Marston, who were imprisoned in the Fleet by James I., together with Chapman, for certain reflections which this play contained upon the Scotch nation. Gentleman Usher, a comedy, 1606. Monsieur D'Olive, a comedy, 1606. Bussy D'Ambois, a tragedy, 1607. Cesar and Pompey, a tragedy, 1607. The Conspiracy and Tragedy of Charles Duke of Byron, in two parts, tragedies, 1608. May Day, a comedy, 1611. Widow's Tears, a comedy, 1612. The Revenge of Bussy D'Ambois, a tragedy, 1613. Two Wise Men and all the rest Fools, a comedy, 1619. Alphonsus Emperor of Germany, and Revenge for Honour, both tragedies, printed after the author's death in 1654.
Thus, Chapman, like all his contemporaries before the literary division of labour had taken place, indifferently applied himself to the composition of both tragedy and comedy; but he differs from them in this respect, that he very seldom mixes them up in the same play-a peculiarity which will render the separate consideration of his comedies and tragedies much less difficult, and much more complete, than it could otherwise have been. The fact is, that so numerous are these productions, and so copious the extracts which must necessarily be made from them, that, in the present article, we intend to discuss alone the tragedies and tragic talents of Chapman, and shall defer our observations on all that relates to his comedies and his comic powers, and our examples of them, to our next number.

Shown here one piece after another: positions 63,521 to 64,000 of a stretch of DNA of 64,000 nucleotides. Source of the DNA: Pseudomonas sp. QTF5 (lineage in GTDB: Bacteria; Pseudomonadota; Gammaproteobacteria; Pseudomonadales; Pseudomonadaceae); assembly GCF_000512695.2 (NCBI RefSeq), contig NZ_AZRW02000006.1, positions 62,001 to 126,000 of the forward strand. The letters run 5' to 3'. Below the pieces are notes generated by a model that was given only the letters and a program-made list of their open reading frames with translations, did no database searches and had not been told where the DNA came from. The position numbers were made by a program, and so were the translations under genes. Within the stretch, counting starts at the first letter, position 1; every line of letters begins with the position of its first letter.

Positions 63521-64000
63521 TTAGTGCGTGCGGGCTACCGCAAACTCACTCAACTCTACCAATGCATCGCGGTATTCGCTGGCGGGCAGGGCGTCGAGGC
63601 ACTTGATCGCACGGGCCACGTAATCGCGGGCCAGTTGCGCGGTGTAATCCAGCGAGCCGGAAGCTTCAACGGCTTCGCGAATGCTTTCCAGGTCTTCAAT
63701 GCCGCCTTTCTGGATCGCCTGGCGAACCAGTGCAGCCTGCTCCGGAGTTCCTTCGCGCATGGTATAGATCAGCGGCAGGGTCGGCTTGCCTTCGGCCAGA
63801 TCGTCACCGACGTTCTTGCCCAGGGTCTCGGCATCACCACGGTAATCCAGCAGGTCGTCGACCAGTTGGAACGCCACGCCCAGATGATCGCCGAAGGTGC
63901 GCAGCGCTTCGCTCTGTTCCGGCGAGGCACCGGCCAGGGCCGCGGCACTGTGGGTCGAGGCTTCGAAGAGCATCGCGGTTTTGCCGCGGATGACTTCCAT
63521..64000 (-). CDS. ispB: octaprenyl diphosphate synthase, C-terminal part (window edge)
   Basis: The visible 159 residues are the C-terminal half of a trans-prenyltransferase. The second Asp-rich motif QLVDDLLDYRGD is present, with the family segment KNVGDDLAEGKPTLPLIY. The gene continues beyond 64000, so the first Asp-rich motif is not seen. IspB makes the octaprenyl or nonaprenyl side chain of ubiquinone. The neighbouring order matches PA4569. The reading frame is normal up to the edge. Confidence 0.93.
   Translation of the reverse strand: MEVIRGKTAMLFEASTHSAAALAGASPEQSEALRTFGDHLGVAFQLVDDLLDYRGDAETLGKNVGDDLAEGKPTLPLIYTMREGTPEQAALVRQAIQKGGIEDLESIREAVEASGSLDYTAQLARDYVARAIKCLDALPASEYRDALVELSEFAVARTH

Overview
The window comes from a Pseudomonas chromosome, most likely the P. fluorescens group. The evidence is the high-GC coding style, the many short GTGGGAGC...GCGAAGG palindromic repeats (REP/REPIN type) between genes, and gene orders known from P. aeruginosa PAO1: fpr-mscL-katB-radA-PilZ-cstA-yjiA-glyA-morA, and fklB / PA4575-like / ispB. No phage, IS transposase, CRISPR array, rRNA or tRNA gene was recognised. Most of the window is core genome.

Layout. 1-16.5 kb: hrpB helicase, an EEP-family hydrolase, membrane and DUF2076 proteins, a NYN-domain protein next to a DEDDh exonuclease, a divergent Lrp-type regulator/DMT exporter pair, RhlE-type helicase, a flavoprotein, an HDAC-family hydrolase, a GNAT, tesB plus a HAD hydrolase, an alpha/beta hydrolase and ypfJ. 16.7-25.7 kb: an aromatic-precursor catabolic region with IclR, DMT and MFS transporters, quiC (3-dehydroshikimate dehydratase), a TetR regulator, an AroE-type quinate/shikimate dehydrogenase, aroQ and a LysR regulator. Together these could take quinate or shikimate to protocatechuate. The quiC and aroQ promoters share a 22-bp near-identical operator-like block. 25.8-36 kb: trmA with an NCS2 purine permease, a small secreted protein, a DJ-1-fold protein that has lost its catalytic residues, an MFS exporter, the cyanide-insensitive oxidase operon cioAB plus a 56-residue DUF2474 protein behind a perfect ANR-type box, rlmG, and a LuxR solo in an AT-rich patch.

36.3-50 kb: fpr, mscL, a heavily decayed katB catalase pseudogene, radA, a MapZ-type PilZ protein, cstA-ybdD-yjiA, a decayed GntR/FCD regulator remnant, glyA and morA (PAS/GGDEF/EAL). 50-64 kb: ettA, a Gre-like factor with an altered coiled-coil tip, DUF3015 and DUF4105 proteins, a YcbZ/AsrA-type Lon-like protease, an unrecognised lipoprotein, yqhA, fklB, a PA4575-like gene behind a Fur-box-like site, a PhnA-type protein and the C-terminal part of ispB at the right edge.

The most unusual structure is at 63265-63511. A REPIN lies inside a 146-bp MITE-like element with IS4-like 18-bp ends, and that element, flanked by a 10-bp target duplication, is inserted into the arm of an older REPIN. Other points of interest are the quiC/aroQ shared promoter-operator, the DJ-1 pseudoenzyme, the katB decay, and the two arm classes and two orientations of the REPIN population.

Chapman was an older man, and wrote at a somewhat earlier period than the dramatists, except Shakspeare, with whom he is usually classed. Thus, like Marlow, he fell into the vices of an unformed stage. The first step from the puerilities and stupid absurdities of the old mysteries and moralities, was an elevation of tone and sentiment, rather than a nearer approach to the representation of nature. The most obvious mode of avoiding the cold and dull was to become bold and impassioned; and, instead of childish simplicity, to substitute loud and thundering declamation. The spirited rants of a Tamburlaine were sure to meet with the warm approbation of men who compared them not with nature, but with the representations which such dramas exploded. What life, what fire, what lofty eloquence, would such a hero appear to be inspired with. What a change from lifeless stupidity to vigorous activity, supernatural daring, and a spirit which the gods themselves could not tame. How little would such an audience be inclined to look nicely into the justness of thought, or the propriety of imagery. If all sounded grand, if the hero looked and talked big, and strutted his hour upon the stage, unconquered and unconquerable, they would all retire from the Bull," or the " Bear," mightily well pleased, and with mighty